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Ian Walker Interview : Musto ambassador, Volvo Ocean Race winner, Olympic medallist

by Mark Jardine 21 Jul 2017 13:00 BST 21 July 2017
Ian Walker MBE © Mark Jardine /

We speak to Musto ambassador Ian Walker about his Volvo Ocean Race win, why food and clothing are so important offshore, his views on the America's Cup, his new desk job, sailing for fun, and 20 years of the John Merricks Sailing Trust.

Mark Jardine: After three attempts at the Volvo Ocean Race, what was it like to finally win it?

Ian Walker: Funnily enough, it's a similar feeling to when you win an Olympic medal; a lot of it is just relief. You'd think it would be joy and ecstasy, and all of that. But it's just relief that it's over and everything you have done, the decisions and sacrifices, have all been vindicated, and you can stop worrying about whether you're doing the right thing or not. Maybe I'm just a born worrier!

For us, that moment was when we came into Lorient (France), way before the end of the race, when we had mathematically won. So I think it was relief and satisfaction, and the fact that you're sharing it with a good group of people makes it more worthwhile.

Mark: Do you think the move for the Volvo Ocean Race, going to one-design yachts, was a contributing factor to your win (relying more on sailing skill), and secondly, was this change good for the race itself?

Ian: I think one-design definitely played into my hands. In the two previous campaigns, one was never going to be successful as we were too late and had no money. Ironically we had a really good team then - the likes of Justin Slattery, Damian Foxall, Neal Mcdonald, Ian Moore – we had a great bunch of people. Had that race been one-design, we probably would have done well. In the second race we just made bad design decisions and never recovered from that - we were too slow - but again we had a good group of people. Not as harmonious a team as we had with Green Dragon though. So I think that one-design definitely helped; it prevented mistakes on the design side, shall we say, and basically gave a level playing field.

Whether it's good for the race... I think in the short term there was no choice; there wouldn't have been a race, they wouldn't have got six or seven boats on the water, and I doubt they would have done this time either. So I suspect without one-design the race would no longer exist.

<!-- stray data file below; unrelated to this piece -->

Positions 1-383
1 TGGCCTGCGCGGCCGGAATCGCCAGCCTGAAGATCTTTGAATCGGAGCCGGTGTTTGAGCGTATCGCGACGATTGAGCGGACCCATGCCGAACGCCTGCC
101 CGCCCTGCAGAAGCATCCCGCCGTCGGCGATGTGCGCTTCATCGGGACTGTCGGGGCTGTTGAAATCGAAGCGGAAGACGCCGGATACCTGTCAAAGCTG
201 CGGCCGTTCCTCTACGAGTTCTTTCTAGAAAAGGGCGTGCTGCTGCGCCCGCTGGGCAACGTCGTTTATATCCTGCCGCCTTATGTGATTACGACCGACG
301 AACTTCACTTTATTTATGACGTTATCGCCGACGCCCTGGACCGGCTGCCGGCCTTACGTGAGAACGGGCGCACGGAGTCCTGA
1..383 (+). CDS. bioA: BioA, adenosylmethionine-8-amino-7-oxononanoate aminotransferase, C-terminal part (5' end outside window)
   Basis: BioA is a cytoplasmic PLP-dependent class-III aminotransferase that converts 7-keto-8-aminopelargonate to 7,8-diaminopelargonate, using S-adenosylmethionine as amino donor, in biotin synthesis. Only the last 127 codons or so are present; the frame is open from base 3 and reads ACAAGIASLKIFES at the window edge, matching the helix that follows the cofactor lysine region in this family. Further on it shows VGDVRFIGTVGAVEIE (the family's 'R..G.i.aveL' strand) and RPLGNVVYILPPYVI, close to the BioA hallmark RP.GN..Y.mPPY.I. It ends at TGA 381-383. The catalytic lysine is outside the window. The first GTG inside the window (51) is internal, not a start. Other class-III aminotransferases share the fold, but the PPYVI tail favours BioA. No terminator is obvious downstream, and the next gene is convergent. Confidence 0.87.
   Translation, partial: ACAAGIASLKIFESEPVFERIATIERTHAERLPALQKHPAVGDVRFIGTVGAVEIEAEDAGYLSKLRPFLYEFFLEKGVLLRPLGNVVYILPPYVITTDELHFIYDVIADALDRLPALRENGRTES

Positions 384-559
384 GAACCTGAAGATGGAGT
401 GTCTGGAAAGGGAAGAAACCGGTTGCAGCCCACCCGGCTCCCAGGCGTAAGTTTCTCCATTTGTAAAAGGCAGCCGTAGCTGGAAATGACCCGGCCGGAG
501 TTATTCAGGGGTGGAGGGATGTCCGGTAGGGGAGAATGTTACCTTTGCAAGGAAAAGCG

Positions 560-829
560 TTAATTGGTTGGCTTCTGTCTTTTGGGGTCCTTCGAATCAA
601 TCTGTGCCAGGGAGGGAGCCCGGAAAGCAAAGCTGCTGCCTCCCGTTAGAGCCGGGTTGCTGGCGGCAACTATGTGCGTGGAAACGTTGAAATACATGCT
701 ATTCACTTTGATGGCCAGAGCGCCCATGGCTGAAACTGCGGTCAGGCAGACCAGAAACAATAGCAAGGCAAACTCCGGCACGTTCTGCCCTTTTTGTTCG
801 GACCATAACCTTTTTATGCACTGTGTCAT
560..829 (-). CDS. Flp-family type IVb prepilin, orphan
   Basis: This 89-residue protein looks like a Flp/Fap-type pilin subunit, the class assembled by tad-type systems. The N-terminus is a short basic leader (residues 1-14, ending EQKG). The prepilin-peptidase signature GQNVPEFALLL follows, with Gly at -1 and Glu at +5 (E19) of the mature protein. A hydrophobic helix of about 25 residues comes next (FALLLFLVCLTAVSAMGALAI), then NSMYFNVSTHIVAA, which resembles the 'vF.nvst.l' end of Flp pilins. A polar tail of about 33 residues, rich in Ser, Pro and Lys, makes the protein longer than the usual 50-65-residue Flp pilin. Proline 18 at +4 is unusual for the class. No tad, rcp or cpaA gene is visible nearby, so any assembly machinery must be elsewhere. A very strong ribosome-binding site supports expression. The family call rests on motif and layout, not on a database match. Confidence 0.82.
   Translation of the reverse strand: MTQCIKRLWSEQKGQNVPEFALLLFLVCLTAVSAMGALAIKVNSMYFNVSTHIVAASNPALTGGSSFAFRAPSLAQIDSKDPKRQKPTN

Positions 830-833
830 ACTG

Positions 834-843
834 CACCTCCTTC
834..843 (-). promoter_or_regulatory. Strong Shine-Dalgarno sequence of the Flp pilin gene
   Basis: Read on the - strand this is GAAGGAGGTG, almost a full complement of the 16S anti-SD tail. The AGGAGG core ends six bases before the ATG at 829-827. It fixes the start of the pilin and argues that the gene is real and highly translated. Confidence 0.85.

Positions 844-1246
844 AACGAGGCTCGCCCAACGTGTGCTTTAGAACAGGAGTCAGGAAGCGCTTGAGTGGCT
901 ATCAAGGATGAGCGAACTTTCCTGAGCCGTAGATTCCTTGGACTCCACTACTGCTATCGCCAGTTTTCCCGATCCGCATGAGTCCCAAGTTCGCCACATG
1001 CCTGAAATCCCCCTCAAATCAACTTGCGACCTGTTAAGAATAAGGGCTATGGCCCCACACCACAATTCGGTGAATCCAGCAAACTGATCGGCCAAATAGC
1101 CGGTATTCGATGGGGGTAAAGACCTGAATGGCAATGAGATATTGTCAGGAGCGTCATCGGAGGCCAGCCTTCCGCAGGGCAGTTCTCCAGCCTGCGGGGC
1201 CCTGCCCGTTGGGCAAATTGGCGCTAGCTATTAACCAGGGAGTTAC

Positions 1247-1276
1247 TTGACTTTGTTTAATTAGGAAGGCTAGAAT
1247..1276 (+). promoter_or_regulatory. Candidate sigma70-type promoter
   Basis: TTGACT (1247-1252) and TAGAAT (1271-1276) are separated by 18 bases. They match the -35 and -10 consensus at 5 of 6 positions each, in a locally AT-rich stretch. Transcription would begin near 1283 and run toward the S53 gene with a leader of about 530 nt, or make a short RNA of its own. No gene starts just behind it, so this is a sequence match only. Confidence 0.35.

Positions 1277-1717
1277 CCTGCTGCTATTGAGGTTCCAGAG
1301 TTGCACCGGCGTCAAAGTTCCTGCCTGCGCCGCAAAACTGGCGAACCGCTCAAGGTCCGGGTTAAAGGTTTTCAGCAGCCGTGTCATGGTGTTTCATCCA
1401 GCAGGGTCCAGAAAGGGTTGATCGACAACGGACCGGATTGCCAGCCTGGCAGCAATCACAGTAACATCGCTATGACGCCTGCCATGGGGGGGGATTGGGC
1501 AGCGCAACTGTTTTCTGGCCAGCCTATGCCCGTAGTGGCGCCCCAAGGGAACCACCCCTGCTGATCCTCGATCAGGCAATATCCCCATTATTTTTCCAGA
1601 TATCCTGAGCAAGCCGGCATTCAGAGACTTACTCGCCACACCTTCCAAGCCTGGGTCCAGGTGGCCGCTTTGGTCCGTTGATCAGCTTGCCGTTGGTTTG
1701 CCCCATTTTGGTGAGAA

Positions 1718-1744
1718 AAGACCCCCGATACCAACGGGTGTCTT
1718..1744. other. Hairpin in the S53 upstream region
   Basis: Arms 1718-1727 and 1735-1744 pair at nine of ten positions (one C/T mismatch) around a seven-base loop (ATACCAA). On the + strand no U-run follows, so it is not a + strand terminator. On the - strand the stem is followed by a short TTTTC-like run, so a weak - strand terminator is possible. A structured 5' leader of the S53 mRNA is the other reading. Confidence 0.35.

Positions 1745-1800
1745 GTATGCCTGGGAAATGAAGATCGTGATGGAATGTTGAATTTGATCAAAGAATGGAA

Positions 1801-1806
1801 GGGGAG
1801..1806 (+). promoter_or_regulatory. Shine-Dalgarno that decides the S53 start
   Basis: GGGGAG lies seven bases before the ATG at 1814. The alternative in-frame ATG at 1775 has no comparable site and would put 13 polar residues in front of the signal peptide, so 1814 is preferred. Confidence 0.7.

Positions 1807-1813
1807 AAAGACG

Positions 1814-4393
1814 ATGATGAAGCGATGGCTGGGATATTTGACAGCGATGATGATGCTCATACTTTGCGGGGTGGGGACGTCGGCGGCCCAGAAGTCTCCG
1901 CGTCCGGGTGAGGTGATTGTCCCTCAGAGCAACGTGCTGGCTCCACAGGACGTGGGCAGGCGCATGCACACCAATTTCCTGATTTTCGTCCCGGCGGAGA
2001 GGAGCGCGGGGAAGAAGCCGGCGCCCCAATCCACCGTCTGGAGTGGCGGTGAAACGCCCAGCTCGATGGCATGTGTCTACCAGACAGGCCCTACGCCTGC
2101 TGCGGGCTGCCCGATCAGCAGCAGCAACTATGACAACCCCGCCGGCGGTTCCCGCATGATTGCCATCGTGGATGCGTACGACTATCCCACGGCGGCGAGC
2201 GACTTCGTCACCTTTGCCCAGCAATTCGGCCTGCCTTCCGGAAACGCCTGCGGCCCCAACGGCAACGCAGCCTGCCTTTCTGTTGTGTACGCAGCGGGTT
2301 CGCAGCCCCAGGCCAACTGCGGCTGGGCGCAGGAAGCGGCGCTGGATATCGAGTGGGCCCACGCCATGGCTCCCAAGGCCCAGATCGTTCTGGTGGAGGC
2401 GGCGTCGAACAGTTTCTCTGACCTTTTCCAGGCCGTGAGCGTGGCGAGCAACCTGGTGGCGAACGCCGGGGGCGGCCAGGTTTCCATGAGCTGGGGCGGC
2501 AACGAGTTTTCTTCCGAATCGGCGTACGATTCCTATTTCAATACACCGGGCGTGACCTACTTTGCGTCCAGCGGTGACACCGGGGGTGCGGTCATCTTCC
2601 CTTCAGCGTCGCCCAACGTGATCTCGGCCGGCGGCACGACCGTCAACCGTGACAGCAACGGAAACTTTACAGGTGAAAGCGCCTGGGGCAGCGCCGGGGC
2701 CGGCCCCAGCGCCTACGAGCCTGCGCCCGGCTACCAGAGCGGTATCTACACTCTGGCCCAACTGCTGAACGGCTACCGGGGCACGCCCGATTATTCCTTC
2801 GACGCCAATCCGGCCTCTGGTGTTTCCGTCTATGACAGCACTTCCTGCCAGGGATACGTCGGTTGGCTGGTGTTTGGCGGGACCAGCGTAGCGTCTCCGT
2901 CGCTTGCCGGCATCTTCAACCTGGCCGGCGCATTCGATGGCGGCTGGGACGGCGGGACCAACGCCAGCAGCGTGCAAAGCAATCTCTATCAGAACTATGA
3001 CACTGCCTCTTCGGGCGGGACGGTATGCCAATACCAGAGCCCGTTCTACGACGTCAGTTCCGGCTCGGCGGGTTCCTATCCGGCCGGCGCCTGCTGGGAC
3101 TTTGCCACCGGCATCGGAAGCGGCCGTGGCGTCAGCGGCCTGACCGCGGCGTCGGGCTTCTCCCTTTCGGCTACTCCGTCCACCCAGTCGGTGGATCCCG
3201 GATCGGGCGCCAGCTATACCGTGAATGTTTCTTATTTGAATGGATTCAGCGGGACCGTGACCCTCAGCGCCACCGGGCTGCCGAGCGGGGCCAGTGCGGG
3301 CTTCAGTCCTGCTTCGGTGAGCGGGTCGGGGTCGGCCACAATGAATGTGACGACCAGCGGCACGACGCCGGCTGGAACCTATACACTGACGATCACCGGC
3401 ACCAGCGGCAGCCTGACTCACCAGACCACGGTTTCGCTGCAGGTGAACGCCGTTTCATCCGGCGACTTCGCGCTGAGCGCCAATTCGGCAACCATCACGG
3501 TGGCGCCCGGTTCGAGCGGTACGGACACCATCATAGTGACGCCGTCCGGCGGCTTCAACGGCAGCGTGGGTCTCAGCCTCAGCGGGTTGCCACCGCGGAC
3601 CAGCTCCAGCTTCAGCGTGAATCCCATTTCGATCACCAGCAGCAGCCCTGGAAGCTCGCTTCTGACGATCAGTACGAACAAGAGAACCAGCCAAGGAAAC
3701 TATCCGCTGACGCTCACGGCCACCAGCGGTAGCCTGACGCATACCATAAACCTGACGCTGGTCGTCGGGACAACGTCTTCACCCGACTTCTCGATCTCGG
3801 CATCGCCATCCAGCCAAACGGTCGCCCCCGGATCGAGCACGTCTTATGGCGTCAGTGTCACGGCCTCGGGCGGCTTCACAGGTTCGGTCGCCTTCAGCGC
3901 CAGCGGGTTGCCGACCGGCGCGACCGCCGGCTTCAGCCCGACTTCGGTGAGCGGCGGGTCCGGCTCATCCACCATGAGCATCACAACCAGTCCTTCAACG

Having said that, in the medium and longer term I don't think it is as successful. There hasn't been the appetite this time round, maybe because it was the same boats. I think it's unfortunate that the pace of development has been so fast – the advent of the foiling Open 60s made the Volvo 65s immediately look very outdated, they weren't as high performance as the Volvo 70s as it was.

I think there are a lot of purists who miss the design side. If you look at the America's Cup for instance, the most talked-about thing in the whole competition was the bikes. This was pretty much the only thing the eye could see that was different between the boats. That wouldn't have happened if the boats were one-design; people would have had nothing to talk about. So it's a difficult balance. In the America's Cup people have always spent whatever budget they could raise; so they'd spend over a hundred million even if it's largely one-design, but in the Volvo Ocean Race I think it is a bit different; there aren't the private owners and it is hard to raise the money (even with one-design) and with an open rule I'm not sure the appetite is there for the race to exist, even though, deep down, that's what we'd all like to see.

Mark: Talking of the America's Cup, you sat on the fence before going out to Bermuda to take a look at the racing. You had concerns about the designs, the fact that you can't really tell if they're going upwind or downwind. What are your views having watched the racing live?